Magpie Swooping Season0
Spring is in the air, which means one thing is certain: it’s magpie swooping season.
You have probably experienced it, or seen it happen to someone else at some stage. The sudden whoosh above your head causing you to duck in fright. Looking up, you see a flash of black and white as the magpie banks around to have another go at you.
Typically it is the male bird that swoops, they have been known to defend their nest within a 100m radius during the breeding season, which typically runs from July through to December. The season generally peaks from August through to October.
A Brisbane study has shown that only nine per cent of magpies are aggressive towards people.
To find out whether there may be nesting magpies in your vicinity, or along a path you walk/ride check out magpiealert.com. You can add any swooping birds you may come across if they’re not on the list.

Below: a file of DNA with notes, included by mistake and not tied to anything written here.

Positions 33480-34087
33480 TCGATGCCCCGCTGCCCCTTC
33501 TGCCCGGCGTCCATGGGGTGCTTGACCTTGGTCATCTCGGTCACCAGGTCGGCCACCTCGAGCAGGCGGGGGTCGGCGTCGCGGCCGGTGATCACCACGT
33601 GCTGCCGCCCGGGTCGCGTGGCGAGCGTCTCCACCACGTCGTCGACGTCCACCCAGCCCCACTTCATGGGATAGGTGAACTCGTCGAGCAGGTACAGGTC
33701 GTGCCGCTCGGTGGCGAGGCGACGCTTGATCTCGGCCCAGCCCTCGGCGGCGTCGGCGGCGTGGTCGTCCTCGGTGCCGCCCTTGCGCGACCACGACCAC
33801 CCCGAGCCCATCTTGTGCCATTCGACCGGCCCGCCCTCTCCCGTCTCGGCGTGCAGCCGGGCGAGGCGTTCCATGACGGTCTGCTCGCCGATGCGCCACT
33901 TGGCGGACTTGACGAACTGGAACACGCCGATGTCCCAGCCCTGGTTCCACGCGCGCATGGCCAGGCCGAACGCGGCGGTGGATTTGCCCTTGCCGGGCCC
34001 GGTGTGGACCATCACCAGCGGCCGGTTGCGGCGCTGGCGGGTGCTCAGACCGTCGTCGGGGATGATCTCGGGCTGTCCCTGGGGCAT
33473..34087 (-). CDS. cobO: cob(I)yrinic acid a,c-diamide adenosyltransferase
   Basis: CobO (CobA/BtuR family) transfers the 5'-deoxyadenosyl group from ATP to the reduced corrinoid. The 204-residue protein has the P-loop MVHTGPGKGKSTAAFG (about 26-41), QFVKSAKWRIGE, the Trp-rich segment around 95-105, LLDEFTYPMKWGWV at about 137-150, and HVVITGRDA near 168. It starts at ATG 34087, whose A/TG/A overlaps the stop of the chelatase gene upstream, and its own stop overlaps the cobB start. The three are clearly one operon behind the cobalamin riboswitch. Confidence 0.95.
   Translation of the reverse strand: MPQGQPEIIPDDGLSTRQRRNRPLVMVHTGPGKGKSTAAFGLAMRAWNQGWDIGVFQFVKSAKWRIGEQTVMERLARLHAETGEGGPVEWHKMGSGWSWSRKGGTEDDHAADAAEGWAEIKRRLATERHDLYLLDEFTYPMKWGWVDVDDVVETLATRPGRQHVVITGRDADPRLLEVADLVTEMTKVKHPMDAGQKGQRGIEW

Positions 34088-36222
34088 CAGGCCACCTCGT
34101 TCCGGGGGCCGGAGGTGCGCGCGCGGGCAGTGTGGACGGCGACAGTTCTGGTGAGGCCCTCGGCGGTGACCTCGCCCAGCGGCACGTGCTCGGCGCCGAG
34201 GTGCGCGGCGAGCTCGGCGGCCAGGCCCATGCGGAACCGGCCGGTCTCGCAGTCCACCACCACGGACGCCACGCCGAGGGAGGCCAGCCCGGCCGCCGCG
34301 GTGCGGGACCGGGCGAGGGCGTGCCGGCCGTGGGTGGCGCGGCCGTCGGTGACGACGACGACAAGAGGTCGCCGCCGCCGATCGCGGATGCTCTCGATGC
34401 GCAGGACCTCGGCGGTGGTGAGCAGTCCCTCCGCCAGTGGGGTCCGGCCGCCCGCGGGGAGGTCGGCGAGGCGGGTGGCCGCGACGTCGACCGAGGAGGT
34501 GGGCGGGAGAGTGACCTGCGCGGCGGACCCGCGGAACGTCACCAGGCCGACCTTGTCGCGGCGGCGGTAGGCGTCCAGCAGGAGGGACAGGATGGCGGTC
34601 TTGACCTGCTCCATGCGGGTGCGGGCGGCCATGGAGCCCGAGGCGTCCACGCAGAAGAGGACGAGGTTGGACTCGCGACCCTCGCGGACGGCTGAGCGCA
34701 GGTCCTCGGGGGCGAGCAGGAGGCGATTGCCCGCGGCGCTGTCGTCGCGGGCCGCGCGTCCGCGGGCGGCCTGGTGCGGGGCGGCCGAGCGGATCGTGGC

Follow these techniques to avoid or reduce the impact of a magpie attack:
– Never deliberately provoke or attack a magpie.
– Avoid areas where magpies are known to swoop.
– Do not attempt to rescue a stranded chick or touch a young bird that is on the ground.
– Find the bird and keep watching it when entering a magpie territory. If swooped on, don’t crouch in fear or stop.
– Move on quickly but don’t run.
– Wear a hat and sunglasses and carry an umbrella.
– Cyclists should dismount and walk through the territory. Cyclists can also attach large cable ties to the back of their helmet.
– Magpies generally attack from behind. Painting or sticking eyes on the backs of hats or helmets may confuse birds and dissuade them from swooping.
Magpies are a protected species throughout Australia under The Queensland Nature Conservation Act (1992). It is against the law to kill the birds, collect their eggs, or harm their young.
Moreton Bay Regional Council actively installs ‘magpie alert’ signage where nesting is occurring on public land.
If you feel a magpie is a serious menace, you can report it to the Moreton Bay Regional Council.
Please refer concerns about native birds on private property to the Department of Environment and Heritage Protection on phone 1300 130 372.